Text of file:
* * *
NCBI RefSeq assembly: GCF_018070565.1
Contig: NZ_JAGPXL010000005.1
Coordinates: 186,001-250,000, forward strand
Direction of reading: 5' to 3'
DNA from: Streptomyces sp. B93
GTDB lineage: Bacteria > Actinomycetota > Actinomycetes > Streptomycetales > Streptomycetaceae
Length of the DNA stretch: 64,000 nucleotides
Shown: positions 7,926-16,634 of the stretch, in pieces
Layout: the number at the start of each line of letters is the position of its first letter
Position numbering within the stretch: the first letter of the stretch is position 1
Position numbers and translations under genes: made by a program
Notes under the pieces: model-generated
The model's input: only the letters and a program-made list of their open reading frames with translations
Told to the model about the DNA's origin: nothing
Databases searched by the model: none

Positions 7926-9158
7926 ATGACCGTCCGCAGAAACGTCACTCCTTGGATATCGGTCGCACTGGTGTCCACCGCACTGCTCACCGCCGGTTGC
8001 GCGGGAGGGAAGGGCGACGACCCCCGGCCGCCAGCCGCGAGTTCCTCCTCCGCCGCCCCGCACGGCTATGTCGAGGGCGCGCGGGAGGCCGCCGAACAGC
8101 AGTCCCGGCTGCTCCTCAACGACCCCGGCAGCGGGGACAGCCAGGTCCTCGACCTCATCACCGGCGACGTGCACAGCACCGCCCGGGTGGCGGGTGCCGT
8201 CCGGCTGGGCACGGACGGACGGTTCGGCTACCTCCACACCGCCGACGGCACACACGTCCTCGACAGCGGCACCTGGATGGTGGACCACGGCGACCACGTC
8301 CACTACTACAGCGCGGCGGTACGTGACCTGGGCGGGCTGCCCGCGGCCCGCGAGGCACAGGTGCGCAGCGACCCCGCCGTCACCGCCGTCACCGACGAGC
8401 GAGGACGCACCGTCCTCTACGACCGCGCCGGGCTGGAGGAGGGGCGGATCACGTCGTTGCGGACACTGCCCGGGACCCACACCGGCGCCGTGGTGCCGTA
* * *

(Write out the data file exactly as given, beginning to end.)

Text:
NCBI RefSeq assembly: GCF_018070565.1
Contig: NZ_JAGPXL010000005.1
Coordinates: 186,001-250,000, forward strand
Direction of reading: 5' to 3'
DNA from: Streptomyces sp. B93
GTDB lineage: Bacteria > Actinomycetota > Actinomycetes > Streptomycetales > Streptomycetaceae
Length of the DNA stretch: 64,000 nucleotides
Shown: positions 7,926-16,634 of the stretch, in pieces
Layout: the number at the start of each line of letters is the position of its first letter
Position numbering within the stretch: the first letter of the stretch is position 1
Position numbers and translations under genes: made by a program
Notes under the pieces: model-generated
The model's input: only the letters and a program-made list of their open reading frames with translations
Told to the model about the DNA's origin: nothing
Databases searched by the model: none

Positions 7926-9158
7926 ATGACCGTCCGCAGAAACGTCACTCCTTGGATATCGGTCGCACTGGTGTCCACCGCACTGCTCACCGCCGGTTGC
8001 GCGGGAGGGAAGGGCGACGACCCCCGGCCGCCAGCCGCGAGTTCCTCCTCCGCCGCCCCGCACGGCTATGTCGAGGGCGCGCGGGAGGCCGCCGAACAGC
8101 AGTCCCGGCTGCTCCTCAACGACCCCGGCAGCGGGGACAGCCAGGTCCTCGACCTCATCACCGGCGACGTGCACAGCACCGCCCGGGTGGCGGGTGCCGT
8201 CCGGCTGGGCACGGACGGACGGTTCGGCTACCTCCACACCGCCGACGGCACACACGTCCTCGACAGCGGCACCTGGATGGTGGACCACGGCGACCACGTC
8301 CACTACTACAGCGCGGCGGTACGTGACCTGGGCGGGCTGCCCGCGGCCCGCGAGGCACAGGTGCGCAGCGACCCCGCCGTCACCGCCGTCACCGACGAGC
8401 GAGGACGCACCGTCCTCTACGACCGCGCCGGGCTGGAGGAGGGGCGGATCACGTCGTTGCGGACACTGCCCGGGACCCACACCGGCGCCGTGGTGCCGTA